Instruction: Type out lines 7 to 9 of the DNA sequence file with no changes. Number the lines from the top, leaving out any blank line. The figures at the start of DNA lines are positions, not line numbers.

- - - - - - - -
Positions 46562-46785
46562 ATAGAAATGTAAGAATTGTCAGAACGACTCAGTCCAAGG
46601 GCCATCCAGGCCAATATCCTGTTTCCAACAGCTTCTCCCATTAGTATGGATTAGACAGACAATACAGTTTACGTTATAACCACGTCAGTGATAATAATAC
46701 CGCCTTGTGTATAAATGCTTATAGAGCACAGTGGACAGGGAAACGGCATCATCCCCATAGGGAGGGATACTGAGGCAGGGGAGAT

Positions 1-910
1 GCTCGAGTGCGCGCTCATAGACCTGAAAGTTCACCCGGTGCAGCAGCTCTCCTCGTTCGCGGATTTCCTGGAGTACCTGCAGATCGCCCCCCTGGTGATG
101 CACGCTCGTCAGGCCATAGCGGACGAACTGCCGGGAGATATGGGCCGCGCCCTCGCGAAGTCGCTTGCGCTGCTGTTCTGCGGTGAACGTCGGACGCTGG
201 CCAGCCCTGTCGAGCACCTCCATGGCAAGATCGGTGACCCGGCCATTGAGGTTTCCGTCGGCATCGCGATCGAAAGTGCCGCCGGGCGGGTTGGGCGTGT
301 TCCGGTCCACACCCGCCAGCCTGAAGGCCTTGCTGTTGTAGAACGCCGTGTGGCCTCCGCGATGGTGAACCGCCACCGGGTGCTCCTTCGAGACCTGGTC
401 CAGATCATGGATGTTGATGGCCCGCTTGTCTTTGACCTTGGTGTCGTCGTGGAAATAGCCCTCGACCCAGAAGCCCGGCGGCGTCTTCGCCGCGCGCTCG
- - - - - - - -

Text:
101 CACGCTCGTCAGGCCATAGCGGACGAACTGCCGGGAGATATGGGCCGCGCCCTCGCGAAGTCGCTTGCGCTGCTGTTCTGCGGTGAACGTCGGACGCTGG
201 CCAGCCCTGTCGAGCACCTCCATGGCAAGATCGGTGACCCGGCCATTGAGGTTTCCGTCGGCATCGCGATCGAAAGTGCCGCCGGGCGGGTTGGGCGTGT
301 TCCGGTCCACACCCGCCAGCCTGAAGGCCTTGCTGTTGTAGAACGCCGTGTGGCCTCCGCGATGGTGAACCGCCACCGGGTGCTCCTTCGAGACCTGGTC